The Empire State Building is a 102-story Art Deco skyscraper in Midtown Manhattan, New York City. It was designed by Shreve, Lamb & Harmon and completed in 1931. The building has a roof height of 1,250 feet (380 m) and stands a total of 1,454 feet (443.2 m) tall, including its antenna. Its name is derived from "Empire State", the nickname of New York, which is of unknown origin. The Empire State Building stood as the world's tallest building for nearly 40 years until the construction of the World Trade Center's North Tower in Lower Manhattan in late 1970.
Empire is a 1964 black-and-white silent art film by Andy Warhol. When projected according to Warhol’s specifications, it consists of eight hours and five minutes of slow motion footage of an unchanging view of the Empire State Building. The film does not have conventional narrative or characters, and largely reduces the experience of cinema to the passing of time. Warhol stated that the purpose of the film was “to see time go by.”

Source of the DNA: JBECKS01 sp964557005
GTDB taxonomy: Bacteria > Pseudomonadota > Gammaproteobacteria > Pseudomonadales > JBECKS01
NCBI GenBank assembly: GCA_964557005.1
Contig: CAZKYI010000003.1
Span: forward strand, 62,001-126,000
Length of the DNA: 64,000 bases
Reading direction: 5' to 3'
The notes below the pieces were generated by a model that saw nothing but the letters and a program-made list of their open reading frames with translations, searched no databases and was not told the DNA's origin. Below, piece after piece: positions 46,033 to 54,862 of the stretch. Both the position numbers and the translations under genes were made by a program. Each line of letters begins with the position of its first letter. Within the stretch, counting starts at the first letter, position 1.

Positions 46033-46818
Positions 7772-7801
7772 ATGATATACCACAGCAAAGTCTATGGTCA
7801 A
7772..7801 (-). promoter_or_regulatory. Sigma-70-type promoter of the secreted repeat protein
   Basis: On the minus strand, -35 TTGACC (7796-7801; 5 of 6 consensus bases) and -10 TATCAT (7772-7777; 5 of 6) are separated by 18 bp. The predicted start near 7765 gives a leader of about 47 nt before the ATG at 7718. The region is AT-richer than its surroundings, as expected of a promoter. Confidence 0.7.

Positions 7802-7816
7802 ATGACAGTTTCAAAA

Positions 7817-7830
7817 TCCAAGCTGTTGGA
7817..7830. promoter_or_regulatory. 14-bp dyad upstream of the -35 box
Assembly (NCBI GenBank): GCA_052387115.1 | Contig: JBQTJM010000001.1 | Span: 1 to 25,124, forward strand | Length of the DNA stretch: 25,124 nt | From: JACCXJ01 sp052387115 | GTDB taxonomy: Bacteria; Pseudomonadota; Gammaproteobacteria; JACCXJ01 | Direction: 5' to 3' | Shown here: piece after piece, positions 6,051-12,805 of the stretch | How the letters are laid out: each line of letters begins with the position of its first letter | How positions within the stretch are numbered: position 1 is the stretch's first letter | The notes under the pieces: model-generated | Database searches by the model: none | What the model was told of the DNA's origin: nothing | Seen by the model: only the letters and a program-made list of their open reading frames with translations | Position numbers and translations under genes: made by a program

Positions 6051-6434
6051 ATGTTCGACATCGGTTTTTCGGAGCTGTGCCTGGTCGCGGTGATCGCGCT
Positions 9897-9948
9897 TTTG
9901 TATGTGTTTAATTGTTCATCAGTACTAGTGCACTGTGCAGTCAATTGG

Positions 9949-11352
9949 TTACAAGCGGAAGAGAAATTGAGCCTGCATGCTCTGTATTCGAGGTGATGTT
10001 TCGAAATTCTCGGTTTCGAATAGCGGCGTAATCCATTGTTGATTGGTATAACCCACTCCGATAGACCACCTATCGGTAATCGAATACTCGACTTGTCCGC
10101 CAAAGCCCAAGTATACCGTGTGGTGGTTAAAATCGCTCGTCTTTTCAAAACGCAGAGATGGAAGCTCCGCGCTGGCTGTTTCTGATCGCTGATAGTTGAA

One week after the film was shot, experimental filmmaker Jonas Mekas (who was cinematographer for Empire) speculated in the Village Voice that Warhol’s movie would have a profound influence on avant-garde cinema. In 2004, Empire was included in the annual selection of 25 motion pictures added to the National Film Registry of the Library of Congress deemed “culturally, historically, or aesthetically significant” and recommended for preservation.